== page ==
A core value of the Southern Foodways Alliance is to sing the unsung. To that end, we are honored to celebrate these behind-the-kitchen-door heroes each week. This piece first appeared in issue #55 of our Gravy quarterly.


The Dish: Churros with Dulce de Leche

The Inspiration: Gabby Mejía and Carla Mejía

I hired Carla in 2008, when I was working at La Pietra Cucina. She didn’t speak much English when she came in to apply for the job. I spoke decent Spanish, and during the interview I learned that Carla’s mother was a baker in her native Guatemala. We needed someone to make pastas, ciabatta, and grisini. Carla had worked with bread dough before, so I figured she’d be a natural with pasta dough. And she was. I could show her how the dough should feel, and she could replicate it.

About a year later LPC had expanded and gotten substantially busier. We needed another pasta maker, and Carla brought in her sister, Gabby. When Carla took time off to stay home with her first child, Gabby kept making the pastas.

Carla and Gabby have trained everyone who has made pasta for me over the past five years. They are great at managing schedules and taking ownership of their responsibilities. And they have a feel for any dough. Our twenty-yolk tagliatelle is a great example. It’s very eggy and technically difficult to get right. Carla and Gabby turn out egg-based doughs that are consistently exceptional.

Over the years, Carla and Gabby have often brought in sweets from their neighborhood bodega for us to share in the kitchen. So for New South Family Supper, we decided to prepare churros in their honor [….] We’ll serve the churros with a dulce de leche sauce. And colorful sprinkles, because they remind me of Gabby and Carla.

-Chef Bruce Logue, BoccaLupo

churrosGuatemalan Churros with Dulce de Leche & Sprinkles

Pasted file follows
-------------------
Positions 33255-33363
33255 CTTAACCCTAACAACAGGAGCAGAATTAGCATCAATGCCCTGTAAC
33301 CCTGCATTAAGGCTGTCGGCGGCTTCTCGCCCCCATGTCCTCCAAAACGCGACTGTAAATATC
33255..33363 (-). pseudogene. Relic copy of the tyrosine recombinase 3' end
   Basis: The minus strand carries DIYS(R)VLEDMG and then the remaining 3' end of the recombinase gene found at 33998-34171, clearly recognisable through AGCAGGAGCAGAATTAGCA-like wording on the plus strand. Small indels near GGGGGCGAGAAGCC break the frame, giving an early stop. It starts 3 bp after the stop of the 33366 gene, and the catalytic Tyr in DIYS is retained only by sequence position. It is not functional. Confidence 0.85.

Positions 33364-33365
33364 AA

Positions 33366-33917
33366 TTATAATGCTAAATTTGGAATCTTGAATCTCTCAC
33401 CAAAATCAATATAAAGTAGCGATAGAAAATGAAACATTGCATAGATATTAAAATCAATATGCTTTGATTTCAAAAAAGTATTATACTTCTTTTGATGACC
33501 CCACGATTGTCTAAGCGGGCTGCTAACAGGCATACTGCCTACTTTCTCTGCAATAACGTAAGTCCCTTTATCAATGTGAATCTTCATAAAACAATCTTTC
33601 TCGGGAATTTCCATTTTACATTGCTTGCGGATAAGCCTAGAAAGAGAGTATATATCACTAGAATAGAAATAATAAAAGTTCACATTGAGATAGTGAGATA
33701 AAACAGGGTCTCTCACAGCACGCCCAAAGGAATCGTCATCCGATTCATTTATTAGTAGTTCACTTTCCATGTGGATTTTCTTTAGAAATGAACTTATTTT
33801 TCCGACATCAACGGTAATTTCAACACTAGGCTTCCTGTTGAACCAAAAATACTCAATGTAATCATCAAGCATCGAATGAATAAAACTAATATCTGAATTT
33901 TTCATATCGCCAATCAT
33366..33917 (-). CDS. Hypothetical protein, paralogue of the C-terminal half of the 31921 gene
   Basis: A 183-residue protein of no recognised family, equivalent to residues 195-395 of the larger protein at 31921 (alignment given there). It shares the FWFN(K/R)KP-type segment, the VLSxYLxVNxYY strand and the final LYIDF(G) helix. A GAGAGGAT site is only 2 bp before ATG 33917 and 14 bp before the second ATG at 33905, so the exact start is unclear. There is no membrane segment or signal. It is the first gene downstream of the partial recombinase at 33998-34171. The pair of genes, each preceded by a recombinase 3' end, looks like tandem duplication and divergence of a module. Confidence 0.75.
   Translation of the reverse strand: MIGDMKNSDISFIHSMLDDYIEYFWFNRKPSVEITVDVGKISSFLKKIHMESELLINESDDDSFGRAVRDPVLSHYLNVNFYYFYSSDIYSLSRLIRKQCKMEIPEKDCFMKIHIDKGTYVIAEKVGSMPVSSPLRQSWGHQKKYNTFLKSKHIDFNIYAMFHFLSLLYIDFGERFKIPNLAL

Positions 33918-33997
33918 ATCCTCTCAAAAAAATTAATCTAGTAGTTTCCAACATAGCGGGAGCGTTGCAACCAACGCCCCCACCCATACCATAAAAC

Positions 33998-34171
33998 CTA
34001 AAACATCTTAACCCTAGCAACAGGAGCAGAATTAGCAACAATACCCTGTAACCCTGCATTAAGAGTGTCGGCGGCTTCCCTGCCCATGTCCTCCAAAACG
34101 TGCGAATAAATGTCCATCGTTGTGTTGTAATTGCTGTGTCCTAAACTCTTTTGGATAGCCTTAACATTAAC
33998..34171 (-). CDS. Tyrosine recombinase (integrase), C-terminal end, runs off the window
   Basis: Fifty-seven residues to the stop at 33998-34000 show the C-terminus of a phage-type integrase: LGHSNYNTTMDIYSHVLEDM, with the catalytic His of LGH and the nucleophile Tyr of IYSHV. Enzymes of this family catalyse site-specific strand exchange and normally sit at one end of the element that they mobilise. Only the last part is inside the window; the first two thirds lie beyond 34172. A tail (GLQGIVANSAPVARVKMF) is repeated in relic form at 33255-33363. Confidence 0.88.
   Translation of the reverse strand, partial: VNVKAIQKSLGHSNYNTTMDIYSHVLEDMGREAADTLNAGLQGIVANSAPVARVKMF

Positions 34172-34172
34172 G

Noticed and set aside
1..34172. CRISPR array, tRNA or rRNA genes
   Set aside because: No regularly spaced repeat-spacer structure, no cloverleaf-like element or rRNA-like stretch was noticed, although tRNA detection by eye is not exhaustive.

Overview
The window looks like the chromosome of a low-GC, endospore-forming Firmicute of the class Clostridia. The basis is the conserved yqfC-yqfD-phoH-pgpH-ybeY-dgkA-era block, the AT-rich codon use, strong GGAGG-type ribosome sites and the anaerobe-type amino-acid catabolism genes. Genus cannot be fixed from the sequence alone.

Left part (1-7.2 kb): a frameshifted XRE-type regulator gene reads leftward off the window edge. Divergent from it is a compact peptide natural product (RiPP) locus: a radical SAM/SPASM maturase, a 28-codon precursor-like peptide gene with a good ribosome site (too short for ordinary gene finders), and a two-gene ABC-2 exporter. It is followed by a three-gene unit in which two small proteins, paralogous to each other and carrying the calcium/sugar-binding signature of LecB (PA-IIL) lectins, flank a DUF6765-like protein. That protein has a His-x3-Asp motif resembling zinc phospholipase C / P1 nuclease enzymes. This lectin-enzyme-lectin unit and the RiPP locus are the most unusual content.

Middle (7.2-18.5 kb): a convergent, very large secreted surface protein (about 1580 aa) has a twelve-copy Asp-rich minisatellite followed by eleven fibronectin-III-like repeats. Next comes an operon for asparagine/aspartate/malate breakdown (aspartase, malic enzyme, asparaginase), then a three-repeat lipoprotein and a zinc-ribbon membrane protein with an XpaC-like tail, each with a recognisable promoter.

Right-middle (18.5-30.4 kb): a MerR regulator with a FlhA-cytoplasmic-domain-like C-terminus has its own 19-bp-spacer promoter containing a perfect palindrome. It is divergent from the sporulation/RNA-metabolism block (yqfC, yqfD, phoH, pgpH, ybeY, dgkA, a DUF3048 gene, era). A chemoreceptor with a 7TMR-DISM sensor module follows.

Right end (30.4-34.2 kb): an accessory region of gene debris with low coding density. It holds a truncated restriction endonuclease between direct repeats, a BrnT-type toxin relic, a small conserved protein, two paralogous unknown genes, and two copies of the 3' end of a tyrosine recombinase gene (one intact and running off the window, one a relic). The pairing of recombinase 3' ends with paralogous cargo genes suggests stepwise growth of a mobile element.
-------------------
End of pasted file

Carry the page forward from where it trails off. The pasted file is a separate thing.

Makes approximately 6 dozen churros

Dulce de leche:

2 cans sweetened condensed milk

Pour the milk into a stianless steel bowl and cook over a double broiler, stirring occasionally until it reaches a light brown color and has a nutty flavor, approximately 1 to 1 1/2 hours. You may cook longer if you prefer a deeper level of caramelization.

Spice mix:

1/2 cup sugar * 2 Tbsp. ground cinnamon * 1/2 tsp. salt * 2 Tbsp. rainbow sprinkles

Mix together in a bowl large enough to toss the finished churros


Peanut oil, for frying * 2 cups whole milk * 1 cup butter * 1 1/4 cups all-purpose flour * 1 cup semolina * 4 Tbsp. sugar * 1/2 tsp. salt * 6 whole eggs * zest of 2 lemons * 1 tsp. grated nutmeg

Heat 1 to 2 inches of peanut oil to 365 degrees F in a large, heavy pot or deep fryer.

Place the milk in a medium saucepan, and bring to a simmer. Add the butter and stir until melted. Add the sugar, salt, semolina, and flour, and whisk until combined. Switch to a wooden spoon and beat for 2 minutes. Transfer the mixture to the bowl of a stand mixer fitted with the paddle attachment. With the mixer on low, add eggs one at a time, followed by the lemon zest and nutmeg. Increase speed to medium and beat for 2 minutes. Allow the mixture to coll slightly, then transfer to a piping bag with a large star tip. Pipe 10-12 (3-inch) pieces of batter into the oil and cut with scissors. Fry until dark brown and crispy, approximately 3 minutes. Drain slightly then toss in spice mixture.

To serve:

Serve warm churros with a drizzle of dulce de leche or serve dulce de leche on the side for dipping.